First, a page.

Originally posted on March 4, 2007 @ 9:33 pm
Did you know that all passports issued by the US State Department after January 1, 2007 have always-on radio frequency identification chips, making it easy for officials and hackers to grab your personal stats?
If you’re worried about strangers slurping up your identity or your privacy in general, here’s what you can do about it.
Disclaimer: Tampering with a passport is punishable by 25 years in prison, not to mention the “special” customs search with rubber gloves.
I am not instructing you to try these methods, only discussing possible solutions.
The RFID-tagged passports have a distinctive logo on the front cover. The chip is embedded in the back.
Accidentally leaving your passport in the jeans you just put in the washer won’t work to disable the RFID chip. You’re more likely to ruin the passport itself than the chip.
Forget about nuking it in the microwave as the chip could burst into flames, which wouldn’t be good. It would probably leave telltale scorch marks, besides a burnt passport probably wouldn’t smell to nice.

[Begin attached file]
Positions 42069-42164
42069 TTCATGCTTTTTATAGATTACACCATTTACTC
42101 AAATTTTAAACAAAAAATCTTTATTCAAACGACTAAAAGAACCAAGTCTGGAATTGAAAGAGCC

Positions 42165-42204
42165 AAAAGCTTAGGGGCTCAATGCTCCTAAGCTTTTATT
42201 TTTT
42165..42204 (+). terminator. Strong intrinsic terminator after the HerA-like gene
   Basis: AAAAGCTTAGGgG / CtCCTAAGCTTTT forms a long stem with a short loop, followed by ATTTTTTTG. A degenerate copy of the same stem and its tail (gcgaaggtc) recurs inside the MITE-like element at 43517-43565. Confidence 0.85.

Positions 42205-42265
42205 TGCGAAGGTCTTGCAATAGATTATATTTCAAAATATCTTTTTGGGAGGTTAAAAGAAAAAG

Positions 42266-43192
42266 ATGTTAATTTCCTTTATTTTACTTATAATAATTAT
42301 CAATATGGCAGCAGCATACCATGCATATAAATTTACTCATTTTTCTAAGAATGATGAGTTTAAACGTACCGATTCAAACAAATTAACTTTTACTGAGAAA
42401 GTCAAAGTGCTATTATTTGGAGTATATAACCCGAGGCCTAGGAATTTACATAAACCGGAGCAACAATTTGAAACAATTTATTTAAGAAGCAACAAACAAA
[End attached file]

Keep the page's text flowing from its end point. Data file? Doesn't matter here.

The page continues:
So what is the best approach you might be asking yourself?
Hammer time. Hitting the chip with a blunt, hard object should disable it.
To the best of my knowledge, a nonworking RFID doesn’t invalidate the passport, so you can still use it.
I bet right about now you’re wondering what information is stored on the RFID chips. I’ll tell you… your name, nationality, sex, date of birth, place of birth and a digitized photograph of you, the passport holder.
Eventually, the government contemplates adding additional digitized data such as fingerprints or iris scans.
According to a document I found, the State Department claims it has addressed privacy concerns. The chipped passports “will not permit ‘tracking’ of individuals,” the department said.
I don’t buy it for one second. How about you?
The document goes on to say that the RFID chip “will only permit governmental authorities to know that an individual has arrived at a port of entry, which governmental authorities already know from presentation of non-electronic passports with greater assurance that the person who presents the passport is the legitimate holder of the passport.”
If you have any more information about this exciting violation of our privacy, let me know. Feel free to comment or contact me in private.